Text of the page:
No, the things I didn’t like were the mean-spirited attacks on the actors. I love them in the movie, and I liked how broad some of the performances are. I live in Hollywood, and the people in my movie are very mellow compared to some of the personalities I’ve come into contact with over the years. [Laughs.] I liked the tonal shifts. That was the other thing [critics said]: ‘There are too many tonal shifts, we don’t know what it’s supposed to be.’ Well, that’s what I was after.
Speaking of tonal shifts, let’s change gears.
The Avengers started this week. When do you show up for filming?
I actually start the day [Sympathy For Delicious] opens.
What preparations have you been doing up until now?
I’ve been working with [director/co-writer] Joss Whedon quite a bit on developing it, my portion of it. I’ll be working with Robert Downey, and I’m already doing the motion capture stuff. I’m excited.
So you are performing both parts of the Hulk, the human and the digital monster?
Yeah, I’m the first actor to do both. It’s really cool. I was surprised by how well my theater training played into the motion capture thing, because it’s all your imagination. When he moves across the ground, I want him using all fours, using his arms as much as his legs to move from here to there. I’d like to capture some of the primitive aspect of him.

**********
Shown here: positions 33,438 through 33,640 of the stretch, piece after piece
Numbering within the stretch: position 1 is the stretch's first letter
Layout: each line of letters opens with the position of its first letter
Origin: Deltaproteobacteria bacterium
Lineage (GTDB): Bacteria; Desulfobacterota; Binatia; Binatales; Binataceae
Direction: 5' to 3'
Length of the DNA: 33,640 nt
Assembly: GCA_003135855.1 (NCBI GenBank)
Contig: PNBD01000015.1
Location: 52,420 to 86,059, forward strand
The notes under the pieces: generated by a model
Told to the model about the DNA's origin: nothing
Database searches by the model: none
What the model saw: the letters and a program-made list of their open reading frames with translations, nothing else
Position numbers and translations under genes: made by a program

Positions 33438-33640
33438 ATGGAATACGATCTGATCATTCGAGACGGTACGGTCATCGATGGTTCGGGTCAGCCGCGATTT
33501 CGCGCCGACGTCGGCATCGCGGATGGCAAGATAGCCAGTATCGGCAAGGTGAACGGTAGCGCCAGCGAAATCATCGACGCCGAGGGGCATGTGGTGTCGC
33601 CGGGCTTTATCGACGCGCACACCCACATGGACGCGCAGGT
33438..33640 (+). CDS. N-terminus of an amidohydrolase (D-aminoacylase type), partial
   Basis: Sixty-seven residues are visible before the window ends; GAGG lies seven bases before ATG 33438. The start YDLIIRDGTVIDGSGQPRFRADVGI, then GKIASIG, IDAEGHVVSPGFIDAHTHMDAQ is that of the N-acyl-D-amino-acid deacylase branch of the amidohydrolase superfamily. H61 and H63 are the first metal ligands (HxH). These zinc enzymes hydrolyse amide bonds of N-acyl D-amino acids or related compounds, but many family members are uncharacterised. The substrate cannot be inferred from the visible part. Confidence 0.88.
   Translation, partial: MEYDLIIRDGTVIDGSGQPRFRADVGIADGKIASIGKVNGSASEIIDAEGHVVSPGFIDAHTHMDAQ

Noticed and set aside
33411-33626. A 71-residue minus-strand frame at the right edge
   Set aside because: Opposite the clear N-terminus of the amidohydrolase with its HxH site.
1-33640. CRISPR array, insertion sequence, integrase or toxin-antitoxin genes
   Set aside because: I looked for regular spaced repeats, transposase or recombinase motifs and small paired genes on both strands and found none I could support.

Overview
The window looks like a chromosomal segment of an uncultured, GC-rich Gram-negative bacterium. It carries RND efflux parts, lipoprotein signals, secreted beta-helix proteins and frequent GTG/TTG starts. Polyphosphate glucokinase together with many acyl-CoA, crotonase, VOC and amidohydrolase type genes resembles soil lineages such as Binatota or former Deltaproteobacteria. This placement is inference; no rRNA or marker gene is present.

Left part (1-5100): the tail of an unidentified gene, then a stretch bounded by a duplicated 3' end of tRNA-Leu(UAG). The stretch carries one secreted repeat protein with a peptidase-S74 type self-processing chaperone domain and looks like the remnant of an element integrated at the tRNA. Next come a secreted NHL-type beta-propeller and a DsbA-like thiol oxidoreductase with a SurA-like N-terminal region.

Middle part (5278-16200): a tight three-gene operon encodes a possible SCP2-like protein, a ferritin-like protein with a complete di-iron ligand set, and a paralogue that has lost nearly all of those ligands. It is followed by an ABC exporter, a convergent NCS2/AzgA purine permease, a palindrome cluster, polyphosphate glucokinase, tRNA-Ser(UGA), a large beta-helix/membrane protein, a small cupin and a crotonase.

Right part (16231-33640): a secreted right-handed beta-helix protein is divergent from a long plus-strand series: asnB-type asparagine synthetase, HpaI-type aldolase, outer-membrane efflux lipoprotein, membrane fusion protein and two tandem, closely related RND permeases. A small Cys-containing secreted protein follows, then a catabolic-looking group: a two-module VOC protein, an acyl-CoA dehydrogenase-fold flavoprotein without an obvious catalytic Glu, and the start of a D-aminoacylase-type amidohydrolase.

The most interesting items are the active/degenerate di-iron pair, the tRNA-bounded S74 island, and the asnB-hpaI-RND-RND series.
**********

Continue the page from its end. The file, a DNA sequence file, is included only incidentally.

Do you see him as a kind of hunched, gorilla-type?
Not so much hunched, but the low center of gravity, and the flailing of the arms sometimes.
I assume you’ve seen concept art of how he’ll turn out. What does he look like?
He looks just like me, but bloated and green. And big! He looks like me 40 pounds ago. [Laughs]
You are luckiest of The Avengers. You could hang out and eat ice cream all day, while they all have to pump iron to stay muscular.
It’s not a bad deal! The more of a difference there is between Mark and the Hulk, the happier everyone seems to be. I was like, ‘So do you want me to get ripped up?’ And they went, ‘No, no, no, no, no, no! Nice and trim. We want you nice and trim.’ They said, ‘We want you to look good with your shirt off, but we don’t want you strapped.’ I can live with that. And so can my wife!
The Avengers is due May 4, 2012. Sympathy For Delicious opens in New York and Los Angeles today, and is available through video-on-demand next week.
For more film news, follow Anthony Breznican on Twitter @breznican.